After his little meltdown at Salvador Perez on Wednesday night, Hunter Strickland said he was caught up in the moment and talked about “miscommunication” and stuff, but he pretty well undersold it. Strickland didn’t have some confusing verbal interaction with Perez. He just went momentarily nutty.
He addressed it again yesterday. He seemed to get the point a bit better with a day of reflection:
“I’m embarrassed. I’m not going to deny it. I’ve got a lot of respect for those guys over there. I do. It happened and I can’t take it back. There’s a lot of emotion going on but you’ve got to control it. That’s part of your job. You’ve got to be under control no matter how upset you are.”
Of course, he’s still in a bit of denial about other things. Later in the article he talks about how he’s prepared to pitch in another World Series game which, boy howdy, if that happens it either means Bruce Bochy has lost his meds or else it’s a 15-run blowout.
Japanese League commissioner Atsushi Saito announced that Japan’s professional baseball season will open on June 19. Teams can being practice games on June 2. There will be no fans. Indeed, the league has not yet even begun to seriously discuss a plan for fans to begin attending games, though that may happen eventually.
The season will begin three months after its originally scheduled opening day of March 20. It will be 120 games long. Teams in each six-team league — the Central League and Pacific League — will play 24 games against each league opponent. There will be no interleague play and no all-star game.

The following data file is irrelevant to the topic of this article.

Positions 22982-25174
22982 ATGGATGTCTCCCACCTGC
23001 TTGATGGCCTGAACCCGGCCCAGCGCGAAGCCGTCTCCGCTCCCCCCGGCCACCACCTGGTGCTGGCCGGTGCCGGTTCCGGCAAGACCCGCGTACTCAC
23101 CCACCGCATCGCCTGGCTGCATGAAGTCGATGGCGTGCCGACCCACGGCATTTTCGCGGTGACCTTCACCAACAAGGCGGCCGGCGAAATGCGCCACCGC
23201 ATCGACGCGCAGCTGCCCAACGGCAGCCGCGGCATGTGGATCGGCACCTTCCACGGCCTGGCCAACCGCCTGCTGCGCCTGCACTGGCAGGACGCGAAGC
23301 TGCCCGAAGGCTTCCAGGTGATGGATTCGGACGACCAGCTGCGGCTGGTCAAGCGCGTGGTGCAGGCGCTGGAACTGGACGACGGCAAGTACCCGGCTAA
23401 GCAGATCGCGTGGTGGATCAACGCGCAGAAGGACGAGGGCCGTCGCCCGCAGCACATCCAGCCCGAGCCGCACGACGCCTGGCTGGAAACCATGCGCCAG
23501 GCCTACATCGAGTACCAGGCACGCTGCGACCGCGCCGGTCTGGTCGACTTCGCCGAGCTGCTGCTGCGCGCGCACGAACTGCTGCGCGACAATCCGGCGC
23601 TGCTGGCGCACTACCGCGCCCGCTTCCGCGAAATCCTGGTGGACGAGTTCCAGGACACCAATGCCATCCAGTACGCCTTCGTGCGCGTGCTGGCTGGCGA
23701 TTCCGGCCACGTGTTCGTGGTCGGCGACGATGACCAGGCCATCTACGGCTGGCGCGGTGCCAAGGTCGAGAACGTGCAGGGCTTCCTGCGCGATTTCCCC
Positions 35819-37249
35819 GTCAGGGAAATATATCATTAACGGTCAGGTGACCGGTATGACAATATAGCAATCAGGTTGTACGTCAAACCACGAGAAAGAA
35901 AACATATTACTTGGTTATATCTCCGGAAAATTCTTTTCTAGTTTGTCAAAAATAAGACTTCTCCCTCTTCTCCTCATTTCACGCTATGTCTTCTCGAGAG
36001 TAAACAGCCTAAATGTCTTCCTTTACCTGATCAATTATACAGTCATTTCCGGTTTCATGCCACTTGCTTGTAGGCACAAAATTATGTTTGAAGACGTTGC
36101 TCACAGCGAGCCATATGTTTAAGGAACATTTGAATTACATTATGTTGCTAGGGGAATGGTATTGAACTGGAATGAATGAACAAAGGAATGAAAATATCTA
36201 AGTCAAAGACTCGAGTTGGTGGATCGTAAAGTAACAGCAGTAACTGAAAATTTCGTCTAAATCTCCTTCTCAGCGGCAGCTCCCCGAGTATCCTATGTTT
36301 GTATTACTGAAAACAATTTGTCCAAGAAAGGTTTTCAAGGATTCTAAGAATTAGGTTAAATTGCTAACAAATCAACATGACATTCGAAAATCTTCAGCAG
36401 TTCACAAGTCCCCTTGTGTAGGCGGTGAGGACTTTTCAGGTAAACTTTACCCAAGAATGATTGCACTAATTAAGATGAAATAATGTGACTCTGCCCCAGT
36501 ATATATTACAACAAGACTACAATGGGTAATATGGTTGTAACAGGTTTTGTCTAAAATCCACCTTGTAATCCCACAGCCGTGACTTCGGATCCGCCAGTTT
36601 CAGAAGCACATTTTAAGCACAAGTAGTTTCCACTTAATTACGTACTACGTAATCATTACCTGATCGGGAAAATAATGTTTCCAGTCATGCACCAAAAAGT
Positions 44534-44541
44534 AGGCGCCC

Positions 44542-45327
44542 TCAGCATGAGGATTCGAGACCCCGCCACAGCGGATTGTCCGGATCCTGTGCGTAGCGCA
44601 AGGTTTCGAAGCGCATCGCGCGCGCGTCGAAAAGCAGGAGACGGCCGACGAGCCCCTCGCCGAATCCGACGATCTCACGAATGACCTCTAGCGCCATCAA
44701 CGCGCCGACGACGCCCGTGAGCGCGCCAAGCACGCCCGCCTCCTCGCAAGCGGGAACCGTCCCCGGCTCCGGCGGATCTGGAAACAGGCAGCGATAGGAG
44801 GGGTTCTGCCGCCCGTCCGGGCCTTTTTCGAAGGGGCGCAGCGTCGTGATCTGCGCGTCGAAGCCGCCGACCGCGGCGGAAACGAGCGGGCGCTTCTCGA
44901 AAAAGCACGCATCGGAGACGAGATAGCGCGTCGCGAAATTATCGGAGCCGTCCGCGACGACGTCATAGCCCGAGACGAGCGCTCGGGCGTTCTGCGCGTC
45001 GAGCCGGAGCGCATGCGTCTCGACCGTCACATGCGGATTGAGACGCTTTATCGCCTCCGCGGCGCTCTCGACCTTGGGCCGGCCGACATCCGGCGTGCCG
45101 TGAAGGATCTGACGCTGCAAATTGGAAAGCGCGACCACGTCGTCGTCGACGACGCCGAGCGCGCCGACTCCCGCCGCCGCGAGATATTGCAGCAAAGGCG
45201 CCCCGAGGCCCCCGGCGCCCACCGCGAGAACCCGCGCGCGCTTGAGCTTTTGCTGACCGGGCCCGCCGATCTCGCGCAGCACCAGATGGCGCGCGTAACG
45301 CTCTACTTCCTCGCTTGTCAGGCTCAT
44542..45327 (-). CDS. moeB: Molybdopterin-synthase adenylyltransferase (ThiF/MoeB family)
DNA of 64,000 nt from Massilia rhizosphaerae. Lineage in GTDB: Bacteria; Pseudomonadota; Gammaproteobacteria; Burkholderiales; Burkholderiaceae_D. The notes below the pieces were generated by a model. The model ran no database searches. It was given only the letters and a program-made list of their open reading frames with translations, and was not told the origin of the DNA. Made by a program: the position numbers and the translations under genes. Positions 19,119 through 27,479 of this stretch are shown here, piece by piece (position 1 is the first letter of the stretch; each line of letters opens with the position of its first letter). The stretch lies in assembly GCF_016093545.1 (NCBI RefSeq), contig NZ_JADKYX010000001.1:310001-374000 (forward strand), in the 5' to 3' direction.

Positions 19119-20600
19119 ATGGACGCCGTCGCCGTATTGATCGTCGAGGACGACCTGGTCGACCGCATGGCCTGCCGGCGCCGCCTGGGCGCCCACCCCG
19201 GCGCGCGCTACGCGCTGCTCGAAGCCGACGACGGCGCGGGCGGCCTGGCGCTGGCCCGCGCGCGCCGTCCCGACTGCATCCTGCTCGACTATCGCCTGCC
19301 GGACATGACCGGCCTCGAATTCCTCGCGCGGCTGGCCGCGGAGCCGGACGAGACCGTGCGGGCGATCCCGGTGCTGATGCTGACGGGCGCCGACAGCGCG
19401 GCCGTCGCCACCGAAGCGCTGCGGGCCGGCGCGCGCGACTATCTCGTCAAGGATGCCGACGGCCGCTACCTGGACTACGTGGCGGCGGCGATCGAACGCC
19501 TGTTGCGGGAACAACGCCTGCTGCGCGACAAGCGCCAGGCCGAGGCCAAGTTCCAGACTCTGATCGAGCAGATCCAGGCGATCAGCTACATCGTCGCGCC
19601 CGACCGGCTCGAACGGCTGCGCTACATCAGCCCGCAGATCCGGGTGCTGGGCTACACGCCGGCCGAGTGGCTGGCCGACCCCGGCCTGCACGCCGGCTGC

The announcement came in the wake of a national state of emergency being lifted for both Tokyo and the island of Hokkaido. The rest of the country emerged from the state of emergency earlier this month. This will allow the Japanese leagues to follow leagues in South Korea and Taiwan which have been playing for several weeks.
In the United States, Major League Baseball is hoping to resume spring training in mid June before launching a shortened regular season in early July. That plan is contingent on the league and the players’ union coming to an agreement on both financial arrangements and safety protocols for a 2020 season. Negotiations on both are ongoing. Major League Baseball will, reportedly, make a formal proposal about player compensation tomorrow.